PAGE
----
Oregon Institute of Marine Biology

The UO is one of only a handful of schools on the West Coast that offers a bachelor's degree in marine biology. You'll take your basic course requirements in Eugene, then spend at least three terms at the Oregon Institute of Marine Biology (OIMB) in Charleston, Oregon. Applied study is the norm, from the beach and tide pools to the deep ocean.

The OIMB includes residence halls, a dining hall, seawater tanks, and seven saltwater research labs where undergraduates work side-by-side with faculty. Our rigorous program is the perfect place to get your hands dirty and your feet wet.

Every year
2,000
People visit the Pine Mountain Observatory
UO Marine Biology research began on the oregon coast in
1924
Global Discoveries
Information technology in Ho Chi Minh City, public health in Ecuador, Arctic scientific studies in Svalbard–no matter your interests, Global Education Oregon (GEO) has a program to fit.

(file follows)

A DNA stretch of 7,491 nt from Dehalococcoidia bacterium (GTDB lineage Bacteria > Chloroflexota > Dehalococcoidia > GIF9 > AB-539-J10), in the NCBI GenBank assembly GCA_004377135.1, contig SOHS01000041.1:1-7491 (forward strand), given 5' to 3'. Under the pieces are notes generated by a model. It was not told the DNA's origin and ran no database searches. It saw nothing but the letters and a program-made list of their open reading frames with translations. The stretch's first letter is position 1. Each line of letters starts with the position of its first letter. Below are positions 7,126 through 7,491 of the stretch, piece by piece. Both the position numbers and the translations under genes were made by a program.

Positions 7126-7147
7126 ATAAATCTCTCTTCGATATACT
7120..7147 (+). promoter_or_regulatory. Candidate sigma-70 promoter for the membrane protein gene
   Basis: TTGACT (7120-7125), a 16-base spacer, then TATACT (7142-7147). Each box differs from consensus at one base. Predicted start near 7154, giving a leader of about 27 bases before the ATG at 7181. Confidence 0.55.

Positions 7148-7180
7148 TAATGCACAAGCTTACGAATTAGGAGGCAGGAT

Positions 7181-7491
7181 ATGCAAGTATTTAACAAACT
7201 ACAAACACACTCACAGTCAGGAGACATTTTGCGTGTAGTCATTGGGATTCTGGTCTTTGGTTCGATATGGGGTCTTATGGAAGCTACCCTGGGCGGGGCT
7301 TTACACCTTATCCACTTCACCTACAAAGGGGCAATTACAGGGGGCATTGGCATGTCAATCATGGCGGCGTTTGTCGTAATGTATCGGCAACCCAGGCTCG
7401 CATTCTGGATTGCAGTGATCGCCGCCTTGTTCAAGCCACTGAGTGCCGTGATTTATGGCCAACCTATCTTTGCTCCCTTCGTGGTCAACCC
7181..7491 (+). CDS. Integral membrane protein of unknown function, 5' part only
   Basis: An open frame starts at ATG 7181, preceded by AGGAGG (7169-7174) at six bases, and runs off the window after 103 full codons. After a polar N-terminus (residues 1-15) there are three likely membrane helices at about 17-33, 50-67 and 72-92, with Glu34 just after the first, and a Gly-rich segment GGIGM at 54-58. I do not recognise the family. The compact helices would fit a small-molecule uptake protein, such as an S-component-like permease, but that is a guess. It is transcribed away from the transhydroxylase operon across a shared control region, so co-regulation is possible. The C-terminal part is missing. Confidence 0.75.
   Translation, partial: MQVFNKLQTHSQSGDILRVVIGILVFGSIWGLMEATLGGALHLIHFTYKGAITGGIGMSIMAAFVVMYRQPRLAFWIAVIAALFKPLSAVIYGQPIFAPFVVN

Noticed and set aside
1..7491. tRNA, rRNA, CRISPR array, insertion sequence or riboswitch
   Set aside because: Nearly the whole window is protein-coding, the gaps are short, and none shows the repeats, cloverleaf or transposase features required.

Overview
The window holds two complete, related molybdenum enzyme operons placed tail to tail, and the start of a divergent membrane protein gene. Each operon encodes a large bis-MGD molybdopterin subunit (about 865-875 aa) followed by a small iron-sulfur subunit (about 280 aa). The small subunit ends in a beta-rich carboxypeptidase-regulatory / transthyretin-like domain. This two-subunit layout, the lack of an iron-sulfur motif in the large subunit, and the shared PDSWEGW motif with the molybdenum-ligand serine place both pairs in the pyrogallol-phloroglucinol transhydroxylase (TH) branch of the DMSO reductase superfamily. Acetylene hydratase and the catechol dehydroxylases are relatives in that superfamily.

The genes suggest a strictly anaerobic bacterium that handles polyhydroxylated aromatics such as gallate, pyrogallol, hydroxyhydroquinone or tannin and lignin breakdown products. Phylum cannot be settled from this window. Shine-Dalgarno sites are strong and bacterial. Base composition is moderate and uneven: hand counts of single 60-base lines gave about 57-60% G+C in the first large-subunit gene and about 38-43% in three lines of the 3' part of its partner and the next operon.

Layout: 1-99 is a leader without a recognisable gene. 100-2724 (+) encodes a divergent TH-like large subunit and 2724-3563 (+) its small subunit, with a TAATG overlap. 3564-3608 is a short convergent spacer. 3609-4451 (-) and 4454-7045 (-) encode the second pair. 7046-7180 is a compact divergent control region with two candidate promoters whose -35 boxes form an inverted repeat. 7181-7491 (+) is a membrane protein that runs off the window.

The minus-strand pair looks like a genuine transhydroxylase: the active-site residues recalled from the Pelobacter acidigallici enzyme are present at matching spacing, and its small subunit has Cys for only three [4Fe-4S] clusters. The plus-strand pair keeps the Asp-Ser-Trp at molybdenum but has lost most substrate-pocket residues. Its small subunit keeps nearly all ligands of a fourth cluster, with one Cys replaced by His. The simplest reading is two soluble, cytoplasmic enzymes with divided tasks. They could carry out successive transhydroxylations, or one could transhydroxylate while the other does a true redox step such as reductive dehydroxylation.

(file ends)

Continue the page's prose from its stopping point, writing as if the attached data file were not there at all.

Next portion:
GEO offers more than 300 programs in 70 countries spanning from more teaditional classroom experiences to research, internships, and service learning. And with numerous scholarships available, the world is within reach. Explore the wide range of options and search by cost, location, length, subjects, and program types on the GEO website.

STEM Study Abroad Programs

STEM Scholarships
In addition to general university scholarships, the UO Scholarships for Oregon Scientists program provides awards to incoming students majoring in chemistry, biochemistry, or physics. The College of Arts and Sciences also offers many major-specific scholarships.
 

Why UO